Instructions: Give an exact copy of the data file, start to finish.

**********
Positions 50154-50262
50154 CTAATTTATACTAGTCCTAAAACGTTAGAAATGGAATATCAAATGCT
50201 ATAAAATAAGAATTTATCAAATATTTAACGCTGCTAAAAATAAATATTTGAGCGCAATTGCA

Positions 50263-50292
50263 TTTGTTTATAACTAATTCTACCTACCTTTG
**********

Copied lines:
Positions 50154-50262
50154 CTAATTTATACTAGTCCTAAAACGTTAGAAATGGAATATCAAATGCT
50201 ATAAAATAAGAATTTATCAAATATTTAACGCTGCTAAAAATAAATATTTGAGCGCAATTGCA

Positions 50263-50292
50263 TTTGTTTATAACTAATTCTACCTACCTTTG